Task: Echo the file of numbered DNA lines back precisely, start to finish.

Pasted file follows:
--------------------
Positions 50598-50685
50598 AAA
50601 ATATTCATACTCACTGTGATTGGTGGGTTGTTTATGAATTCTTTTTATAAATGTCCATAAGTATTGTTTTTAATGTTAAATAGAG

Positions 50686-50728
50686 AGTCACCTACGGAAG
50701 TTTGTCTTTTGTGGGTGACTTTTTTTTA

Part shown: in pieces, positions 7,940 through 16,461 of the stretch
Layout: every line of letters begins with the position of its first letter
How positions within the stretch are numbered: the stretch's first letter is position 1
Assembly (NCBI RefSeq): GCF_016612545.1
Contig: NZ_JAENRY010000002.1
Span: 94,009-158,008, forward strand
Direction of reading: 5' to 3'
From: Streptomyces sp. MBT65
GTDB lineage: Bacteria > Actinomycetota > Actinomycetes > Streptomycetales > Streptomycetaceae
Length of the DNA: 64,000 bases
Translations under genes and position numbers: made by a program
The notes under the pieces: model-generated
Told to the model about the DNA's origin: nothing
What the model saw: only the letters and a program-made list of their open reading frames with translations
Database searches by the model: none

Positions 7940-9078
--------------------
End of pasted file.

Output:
Positions 50598-50685
50598 AAA
50601 ATATTCATACTCACTGTGATTGGTGGGTTGTTTATGAATTCTTTTTATAAATGTCCATAAGTATTGTTTTTAATGTTAAATAGAG

Positions 50686-50728
50686 AGTCACCTACGGAAG
50701 TTTGTCTTTTGTGGGTGACTTTTTTTTA

Part shown: in pieces, positions 7,940 through 16,461 of the stretch
Layout: every line of letters begins with the position of its first letter
How positions within the stretch are numbered: the stretch's first letter is position 1
Assembly (NCBI RefSeq): GCF_016612545.1
Contig: NZ_JAENRY010000002.1
Span: 94,009-158,008, forward strand
Direction of reading: 5' to 3'
From: Streptomyces sp. MBT65
GTDB lineage: Bacteria > Actinomycetota > Actinomycetes > Streptomycetales > Streptomycetaceae
Length of the DNA: 64,000 bases
Translations under genes and position numbers: made by a program
The notes under the pieces: model-generated
Told to the model about the DNA's origin: nothing
What the model saw: only the letters and a program-made list of their open reading frames with translations
Database searches by the model: none

Positions 7940-9078